• the General Practice Rural Incentives Program
  • Scaling of rural workforce programs, such as the Medical Rural Bonded Scholarship Scheme, the Bonded Medical Places Scheme and the HECS Reimbursement Scheme
  • Rural Procedural Grants Program.

In their recent review of the effectiveness of retention incentives for health workers in rural and remote areas, Bukyx et al (2010) note that there is little evidence so far to show the effectiveness of any single retention strategy in making a significant difference to the medical workforce supply in underserved areas. They point out that, although provision of a financial incentive is the most commonly implemented retention strategy, evidence suggests that non financial incentives related to working and housing conditions have greater potential to influence decision-making about length of stay than financial considerations. This is consistent with the view of Humphreys et al (2002) who noted, some years previously, that factors affecting retention and turnover fall into three broad categories: professional issues, social factors relating to personal characteristics and the family, and external factors relating to the community and its geographical location.

For this reason, Bukyx et al (2010) propose a framework that ‘bundles’ retention incentives, identifying six key components that should be included in any comprehensive retention strategy. These are:

  • maintaining adequate and stable staffing
  • providing appropriate and adequate infrastructure
  • maintaining realistic and competitive remuneration
  • fostering an effective and sustainable workplace organisation
  • shaping a professional environment that recognises and rewards individuals making a significant contribution to patient care
  • ensuring social, family and community support.

Humphreys et al (2009) provide a number of examples of ‘bundled’ retention strategies, including:

  • A hospital in rural Victoria trying to attract and retain psychiatrists reorganised workloads, altered rostering to better meet the needs of staff, and introduced an orientation program incorporating cultural training for international medical graduates.
  • The establishment of a network of university-linked family practices in South Australia. Retention strategies aimed at professional development included support for higher degrees, conference attendance and teaching commitments, and sessional and academic appointments. The network also attempted to overcome organisational barriers to retention by providing infrastructure support for general and ICT facilities; while leave and locum support were also incorporated into the program.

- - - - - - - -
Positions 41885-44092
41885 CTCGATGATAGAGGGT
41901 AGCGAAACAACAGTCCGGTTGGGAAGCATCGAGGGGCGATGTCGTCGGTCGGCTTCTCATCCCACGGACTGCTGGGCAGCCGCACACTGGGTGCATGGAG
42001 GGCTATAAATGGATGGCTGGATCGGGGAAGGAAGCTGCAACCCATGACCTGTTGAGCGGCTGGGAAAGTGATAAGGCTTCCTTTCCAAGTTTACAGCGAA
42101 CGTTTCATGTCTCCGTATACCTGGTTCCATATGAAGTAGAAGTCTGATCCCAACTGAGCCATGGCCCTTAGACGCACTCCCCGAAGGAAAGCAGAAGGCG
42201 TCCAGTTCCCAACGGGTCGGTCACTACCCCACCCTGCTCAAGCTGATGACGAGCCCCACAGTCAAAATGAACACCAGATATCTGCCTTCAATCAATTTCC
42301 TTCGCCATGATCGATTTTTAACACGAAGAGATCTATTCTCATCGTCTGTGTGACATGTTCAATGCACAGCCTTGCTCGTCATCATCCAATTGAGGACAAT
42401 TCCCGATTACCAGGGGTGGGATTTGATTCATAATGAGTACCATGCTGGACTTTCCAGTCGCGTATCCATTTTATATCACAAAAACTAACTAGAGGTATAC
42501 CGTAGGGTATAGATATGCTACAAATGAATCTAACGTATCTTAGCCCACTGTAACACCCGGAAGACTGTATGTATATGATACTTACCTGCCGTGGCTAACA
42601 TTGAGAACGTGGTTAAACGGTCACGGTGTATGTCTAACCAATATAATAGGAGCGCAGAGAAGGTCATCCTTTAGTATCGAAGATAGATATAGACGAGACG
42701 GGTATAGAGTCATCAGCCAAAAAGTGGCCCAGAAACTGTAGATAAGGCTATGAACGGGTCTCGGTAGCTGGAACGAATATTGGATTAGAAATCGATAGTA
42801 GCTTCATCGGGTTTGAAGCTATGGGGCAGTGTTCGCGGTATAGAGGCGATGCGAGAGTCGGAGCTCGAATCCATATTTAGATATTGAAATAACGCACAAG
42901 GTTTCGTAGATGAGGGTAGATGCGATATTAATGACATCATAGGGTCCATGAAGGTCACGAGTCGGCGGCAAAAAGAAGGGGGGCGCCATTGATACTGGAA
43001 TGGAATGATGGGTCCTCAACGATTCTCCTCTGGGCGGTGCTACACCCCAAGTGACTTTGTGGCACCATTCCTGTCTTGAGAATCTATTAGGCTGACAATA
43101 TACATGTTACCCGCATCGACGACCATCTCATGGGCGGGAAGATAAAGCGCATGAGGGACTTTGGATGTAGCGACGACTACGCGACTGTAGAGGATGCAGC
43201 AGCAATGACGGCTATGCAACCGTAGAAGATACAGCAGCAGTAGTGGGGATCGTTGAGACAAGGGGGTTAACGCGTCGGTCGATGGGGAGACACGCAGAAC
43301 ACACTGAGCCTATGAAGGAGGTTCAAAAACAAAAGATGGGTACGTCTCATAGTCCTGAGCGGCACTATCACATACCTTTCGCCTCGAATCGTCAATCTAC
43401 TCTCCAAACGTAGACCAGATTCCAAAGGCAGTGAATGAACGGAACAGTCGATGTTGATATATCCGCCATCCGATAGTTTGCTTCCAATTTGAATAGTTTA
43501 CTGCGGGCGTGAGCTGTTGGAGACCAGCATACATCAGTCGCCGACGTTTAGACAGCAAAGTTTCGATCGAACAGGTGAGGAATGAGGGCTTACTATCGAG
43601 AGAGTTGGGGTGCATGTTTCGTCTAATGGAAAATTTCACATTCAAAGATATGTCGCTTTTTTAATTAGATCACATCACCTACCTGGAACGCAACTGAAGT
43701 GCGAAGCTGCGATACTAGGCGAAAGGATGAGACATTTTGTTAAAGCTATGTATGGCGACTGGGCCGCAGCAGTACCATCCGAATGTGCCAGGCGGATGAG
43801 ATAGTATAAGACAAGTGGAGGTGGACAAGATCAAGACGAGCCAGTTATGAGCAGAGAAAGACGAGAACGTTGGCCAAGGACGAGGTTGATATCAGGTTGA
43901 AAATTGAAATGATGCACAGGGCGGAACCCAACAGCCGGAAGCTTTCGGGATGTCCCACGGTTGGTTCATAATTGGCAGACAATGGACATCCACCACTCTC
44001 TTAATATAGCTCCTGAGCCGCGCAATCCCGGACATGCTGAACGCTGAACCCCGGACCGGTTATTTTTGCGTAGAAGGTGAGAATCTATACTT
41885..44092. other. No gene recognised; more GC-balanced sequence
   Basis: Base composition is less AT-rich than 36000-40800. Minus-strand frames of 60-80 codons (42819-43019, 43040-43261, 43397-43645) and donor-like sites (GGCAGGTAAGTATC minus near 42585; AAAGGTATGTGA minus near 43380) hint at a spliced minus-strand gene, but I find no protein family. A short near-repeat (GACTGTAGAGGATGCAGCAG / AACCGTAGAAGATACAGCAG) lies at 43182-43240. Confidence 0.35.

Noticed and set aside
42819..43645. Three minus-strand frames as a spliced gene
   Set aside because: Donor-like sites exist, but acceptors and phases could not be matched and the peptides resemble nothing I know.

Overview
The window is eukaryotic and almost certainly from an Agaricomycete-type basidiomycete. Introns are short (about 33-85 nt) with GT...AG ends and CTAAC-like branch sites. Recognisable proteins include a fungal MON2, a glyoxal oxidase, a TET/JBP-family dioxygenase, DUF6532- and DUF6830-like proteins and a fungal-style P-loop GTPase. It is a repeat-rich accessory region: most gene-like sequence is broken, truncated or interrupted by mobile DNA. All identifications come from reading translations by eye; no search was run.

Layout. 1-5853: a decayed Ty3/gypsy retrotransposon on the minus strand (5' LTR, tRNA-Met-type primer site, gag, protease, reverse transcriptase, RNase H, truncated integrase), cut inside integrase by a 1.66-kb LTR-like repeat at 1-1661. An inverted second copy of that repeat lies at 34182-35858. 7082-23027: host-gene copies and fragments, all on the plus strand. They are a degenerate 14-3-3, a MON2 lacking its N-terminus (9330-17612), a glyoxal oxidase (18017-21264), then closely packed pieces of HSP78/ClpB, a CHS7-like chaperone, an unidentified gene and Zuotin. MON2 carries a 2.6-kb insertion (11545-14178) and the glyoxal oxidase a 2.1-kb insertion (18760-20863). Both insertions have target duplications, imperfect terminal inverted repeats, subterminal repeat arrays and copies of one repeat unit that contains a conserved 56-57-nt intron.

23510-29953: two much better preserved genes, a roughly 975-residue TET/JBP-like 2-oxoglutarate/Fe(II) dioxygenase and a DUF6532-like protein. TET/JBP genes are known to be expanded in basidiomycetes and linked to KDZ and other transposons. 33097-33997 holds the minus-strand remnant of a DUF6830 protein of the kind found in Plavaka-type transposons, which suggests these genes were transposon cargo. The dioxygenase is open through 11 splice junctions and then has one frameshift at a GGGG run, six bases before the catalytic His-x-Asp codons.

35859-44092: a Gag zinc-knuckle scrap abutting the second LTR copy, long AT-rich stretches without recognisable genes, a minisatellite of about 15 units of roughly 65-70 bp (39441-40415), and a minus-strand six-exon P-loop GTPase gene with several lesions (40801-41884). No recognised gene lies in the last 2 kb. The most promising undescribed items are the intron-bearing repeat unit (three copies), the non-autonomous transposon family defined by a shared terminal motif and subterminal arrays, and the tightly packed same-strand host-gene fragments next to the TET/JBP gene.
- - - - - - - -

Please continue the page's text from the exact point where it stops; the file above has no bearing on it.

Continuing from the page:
At the same time, however, Bukyx et al (2010) note that there is evidence to show that financial incentives might assist with short-term recruitment and retention. This finding may have implications for locum relief strategies.

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Government strategies addressing rural locum availability

As discussed above in the international context, the availability of locum relief supports the retention of the rural workforce in a range of ways.

The Rural Health Workforce Strategy, as a result of the Rural Health Reform – Supporting Communities with Workforce Shortages budget measure, has seen a number of strategies introduced to strengthen rural workforce support through locum relief. These have included increasing the level of funding and reach for the National Rural Locum Program (NRLP). The NRLP comprises:

  • Specialist Obstetrics Locum Scheme (SOLS)
    The aim of the SOLS program is to maintain and improve the access of rural women to quality local obstetric care by providing the rural and remote obstetric workforce (both specialist and GP obstetrician) with efficient and cost-effective locum support. The program aims to sustain safety and quality in rural practice by facilitating access to personal leave, professional development or breaks from on-call commitments.

  • General Practice Anaesthetist Locum Program (GPALS)
    The aim of GPALS is to maintain and enhance the access of rural Australians to quality local GP anaesthetist care by providing the rural and remote GP anaesthetist workforce with efficient and cost-effective locum support. The program aims to sustain safety and quality in rural GP anaesthetist practice by facilitating access to personal leave for professional development or breaks from on-call commitments for rural and remote GP anaesthetists.

  • Rural General Practitioner Locum Program (RGPLP)
    The RGPLP is designed to provide support to rural GPs and improve rural workforce retention through the provision of locum services and subsidies to rural GPs to assist in meeting locum costs.

Characteristics of rural medical locum services that are considered to be important

The literature is clear that a locum-based strategy alone is not a sustainable long-term solution to address the challenges of rural health workforce attraction and retention (Humphreys et al 2009).

However, locum relief is recognised nationally and internally as an important component of a broader approach and set of strategies. Some of the factors identified as important in the provision of effective rural locum relief include:

  • program guidelines that enable doctors to spend a ‘reasonable’ amount of time away from the practice (Humphreys et al 2002) for personal and professional rejuvenation
  • program guidelines that support attractive financial incentives for short term recruitment and retention (Bukyx et al 2010)